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HIV-1 second-line failure and drug resistance at high-level and low-level viremia in Western Kenya

Kantor, Ramia; DeLong, Allisonb; Schreier, Leeanna; Reitsma, Marissaa; Kemboi, Emanuelc; Orido, Millicentc; Obonge, Salomec; Boinett, Robertc; Rono, Maryc; Emonyi, Wilfredc; Brooks, Katiea; Coetzer, Miaa; Buziba, Nathanc,d; Hogan, Josephb; Diero, Lameckc,d

doi: 10.1097/QAD.0000000000001964
CLINICAL SCIENCE
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Objective: Characterize failure and resistance above and below guidelines-recommended 1000 copies/ml virologic threshold, upon second-line failure.

Design: Cross-sectional study.

Methods: Kenyan adults on lopinavir/ritonavir-based second-line were enrolled at AMPATH (Academic Model Providing Access to Healthcare). Charts were reviewed for demographic/clinical characteristics and CD4+/viral load were obtained. Participants with detectable viral load had a second visit and pol genotyping was attempted in both visits. Accumulated resistance was defined as mutations in the second, not the first visit. Low-level viremia (LLV) was detectable viral load less than 1000 copies/ml. Failure and resistance associations were evaluated using logistic and Poisson regression, Fisher Exact and t-tests.

Results: Of 394 participants (median age 42, 60% women, median 1.9 years on second-line) 48% had detectable viral load; 21% had viral load more than 1000 copies/ml, associated with younger age, tuberculosis treatment, shorter time on second-line, lower CD4+count/percentage, longer first-line treatment interruption and pregnancy. In 105 sequences from the first visit (35 with LLV), 79% had resistance (57% dual-class, 7% triple-class; 46% with intermediate-to-high-level resistance to ≥1 future drug option). LLV was associated with more overall and NRTI-associated mutations and with predicted resistance to more next-regimen drugs. In 48 second-visit sequences (after median 55 days; IQR 28–33), 40% accumulated resistance and LLV was associated with more mutation accumulation.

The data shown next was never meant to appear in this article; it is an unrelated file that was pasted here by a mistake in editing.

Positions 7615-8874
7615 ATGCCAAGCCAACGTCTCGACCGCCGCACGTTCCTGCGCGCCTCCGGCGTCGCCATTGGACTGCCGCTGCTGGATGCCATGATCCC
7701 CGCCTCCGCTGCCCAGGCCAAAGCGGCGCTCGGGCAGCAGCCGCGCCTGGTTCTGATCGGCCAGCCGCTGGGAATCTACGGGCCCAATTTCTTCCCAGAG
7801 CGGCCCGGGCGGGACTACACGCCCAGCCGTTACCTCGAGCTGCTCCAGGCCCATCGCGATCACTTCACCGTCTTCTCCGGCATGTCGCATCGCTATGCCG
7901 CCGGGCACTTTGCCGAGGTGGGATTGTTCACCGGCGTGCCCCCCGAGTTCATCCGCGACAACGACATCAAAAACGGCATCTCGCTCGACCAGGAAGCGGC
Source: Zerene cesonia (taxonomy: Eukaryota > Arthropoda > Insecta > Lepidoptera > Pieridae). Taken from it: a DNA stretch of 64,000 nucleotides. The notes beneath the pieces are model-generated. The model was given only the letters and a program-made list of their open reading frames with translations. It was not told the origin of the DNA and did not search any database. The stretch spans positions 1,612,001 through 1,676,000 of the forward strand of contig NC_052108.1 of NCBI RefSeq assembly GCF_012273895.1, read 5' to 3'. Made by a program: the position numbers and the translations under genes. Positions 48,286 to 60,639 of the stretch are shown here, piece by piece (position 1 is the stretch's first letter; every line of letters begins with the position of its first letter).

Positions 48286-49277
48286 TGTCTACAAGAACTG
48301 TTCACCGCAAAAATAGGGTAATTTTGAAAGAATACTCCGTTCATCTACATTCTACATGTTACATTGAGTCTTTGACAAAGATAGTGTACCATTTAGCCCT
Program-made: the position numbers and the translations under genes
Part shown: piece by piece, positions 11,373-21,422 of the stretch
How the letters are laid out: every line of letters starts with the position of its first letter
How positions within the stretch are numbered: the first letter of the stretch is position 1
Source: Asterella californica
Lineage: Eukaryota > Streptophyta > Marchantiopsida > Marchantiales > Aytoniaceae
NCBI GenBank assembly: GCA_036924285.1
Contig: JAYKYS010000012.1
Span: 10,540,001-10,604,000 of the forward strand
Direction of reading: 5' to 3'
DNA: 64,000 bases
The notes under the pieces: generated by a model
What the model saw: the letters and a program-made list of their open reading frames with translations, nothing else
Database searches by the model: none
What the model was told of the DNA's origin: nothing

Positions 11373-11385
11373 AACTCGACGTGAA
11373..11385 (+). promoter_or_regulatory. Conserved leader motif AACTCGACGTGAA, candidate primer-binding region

Conclusion: High resistance upon second-line failure exists at levels above and below guideline-recommended virologic-failure threshold, impacting future treatment options. Optimization of care should include increased viral load monitoring, resistance testing and third-line ART access, and consideration of lowering the virologic failure threshold, though this demands further investigation.

aDivision of Infectious Diseases, Alpert Medical School

bCenter for Statistical Sciences, Brown University, Providence, Rhode Island, USA

cAcademic Model Providing Access to Healthcare (AMPATH)

dDepartment of Medicine, School of Medicine, College of Health Sciences, Moi University, Eldoret, Kenya.

Correspondence to Rami Kantor, MD, Professor of Medicine, Division of Infectious Diseases, Brown University Alpert Medical School, The Miriam Hospital, RISE 154, 164 Summit Avenue, Providence, RI 02906, USA. Tel: +1 401 7934997; fax: +1 401 7934709; e-mail: rkantor@brown.edu

Received 5 December, 2017

Accepted 13 March, 2018

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Copyright © 2018 Wolters Kluwer Health, Inc.